}

//SAME OUTPUT

This is the familiar-looking flow we use under the hood. This doesn’t appear to be as feature-rich as we mentioned above. In theory, any programming language can do this so what makes Kotlin so unique? The answer is Kotlin’s magic function keyword “suspend”.

public interface Flow {
    public suspend fun collect(collector: FlowCollector)
}

public fun interface FlowCollector {
    public suspend fun emit(value: String)
}

Making functions suspendable means they can do much more than simple functions. Making these functions suspend ensures that flow can only be called from other suspend functions or coroutine builders. Try to remember what coroutines can do. Flow incorporates all the features of coroutine. For example:

1. Structured Concurrency: The Flow Builder block (collect function) runs in the same coroutine scope as the flow collector block by default. So when the scope is stopped both the builder and collector blocks stops executing, saving precious CPU resources. No need to manually close the stream.

2. Asynchronous, non-blocking code: We can control which code decide which code should run which Dispatcher. This makes it very useful for running IO operations on Background threads without blocking the original/main thread.

3. Sequential & Readable: Suspend functions wait for the result of other suspend functions in the order until then they remain in a suspending state without blocking the thread.

4. Back Pressure: The Flow Builder and Collector block runs on the same coroutine so when collector block is processing result, the Builder block is suspended to prevent it from producing unnecessary results that may not be processed by the Builder block. This special feature comes with flow by default. Other libraries have to do fancy workarounds to achieve this.

And many more features like this.

One of the flagship features of Flow is its operator functions. Are they complex to understand? No, because flow is nothing more than simple function calling each other. So, if we create an extension function with a flow as a return type, we can theoretically accomplish anything. Let’s look at the `onStart` and `onCompletion` operator functions.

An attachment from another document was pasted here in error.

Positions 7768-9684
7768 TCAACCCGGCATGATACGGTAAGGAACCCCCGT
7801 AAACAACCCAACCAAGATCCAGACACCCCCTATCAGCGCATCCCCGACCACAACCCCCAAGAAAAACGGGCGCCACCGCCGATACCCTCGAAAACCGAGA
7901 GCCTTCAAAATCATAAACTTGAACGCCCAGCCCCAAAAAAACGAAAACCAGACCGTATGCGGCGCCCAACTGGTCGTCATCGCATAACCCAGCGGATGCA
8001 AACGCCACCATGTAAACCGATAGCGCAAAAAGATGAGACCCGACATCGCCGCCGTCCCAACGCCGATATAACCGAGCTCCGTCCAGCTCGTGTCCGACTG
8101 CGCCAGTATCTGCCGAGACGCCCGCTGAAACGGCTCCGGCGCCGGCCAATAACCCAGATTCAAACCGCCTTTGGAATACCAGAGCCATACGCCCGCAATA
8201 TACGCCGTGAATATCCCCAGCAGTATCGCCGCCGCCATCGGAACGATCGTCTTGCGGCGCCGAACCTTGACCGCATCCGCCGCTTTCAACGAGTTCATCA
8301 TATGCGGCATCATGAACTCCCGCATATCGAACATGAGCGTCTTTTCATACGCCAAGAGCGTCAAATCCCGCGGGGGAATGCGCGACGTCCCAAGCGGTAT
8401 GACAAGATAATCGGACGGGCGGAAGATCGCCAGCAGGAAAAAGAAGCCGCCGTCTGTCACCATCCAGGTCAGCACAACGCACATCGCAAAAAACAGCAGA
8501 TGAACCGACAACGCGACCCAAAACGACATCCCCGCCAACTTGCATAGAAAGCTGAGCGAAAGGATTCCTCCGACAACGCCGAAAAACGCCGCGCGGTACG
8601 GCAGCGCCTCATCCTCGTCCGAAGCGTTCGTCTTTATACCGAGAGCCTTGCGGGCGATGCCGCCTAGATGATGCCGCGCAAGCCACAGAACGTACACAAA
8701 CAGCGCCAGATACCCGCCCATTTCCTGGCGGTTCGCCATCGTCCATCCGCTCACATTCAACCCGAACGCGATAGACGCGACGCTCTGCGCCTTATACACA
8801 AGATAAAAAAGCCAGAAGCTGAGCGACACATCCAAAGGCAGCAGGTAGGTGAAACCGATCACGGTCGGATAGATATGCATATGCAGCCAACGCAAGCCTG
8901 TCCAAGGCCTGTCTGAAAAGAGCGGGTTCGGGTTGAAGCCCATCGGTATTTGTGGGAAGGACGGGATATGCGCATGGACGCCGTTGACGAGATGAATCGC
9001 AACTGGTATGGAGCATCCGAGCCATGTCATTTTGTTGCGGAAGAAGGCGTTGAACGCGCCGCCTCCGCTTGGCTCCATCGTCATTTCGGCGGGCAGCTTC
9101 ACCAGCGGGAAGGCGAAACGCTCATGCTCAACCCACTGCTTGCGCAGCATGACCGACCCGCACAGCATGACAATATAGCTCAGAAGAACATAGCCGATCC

fun Flow.onStart(
    action: FlowCollector.() -> Unit
) = flow {
    action()
    collect(this)
}

fun Flow.onCompletion(
    action: FlowCollector.() -> Unit
) = flow {
    collect(this)
    action()
}


......

outputStream
   .onStart {
        println("onStart")
    }
    .onCompletion {
        println("onComplete")
    }
    .collect { value ->
        println(value)

        println(value.uppercase())
    }


/*

OUTPUT:

onStart
first
FIRST
second
SECOND
onComplete

 */

PS: This is a highly simplified explanation. There are many complex processes happening behind the scenes, but the main logic remains unchanged.

So, as you can see, we have the ability to create any type of flow operator we can imagine using extension functions. Feel free to go crazy!

To satisfy someone’s curiosity, this is a Flow interface with a Generic type:

public interface Flow<out T> {
 public suspend fun collect(collector: FlowCollector<T>)
}
public fun interface FlowCollector<in T> {
 public suspend fun emit(value: T)
}

I hope you understand why Flow is a simple yet powerful API implementation.

Resources:

 

This article was previously published on proandroiddev.com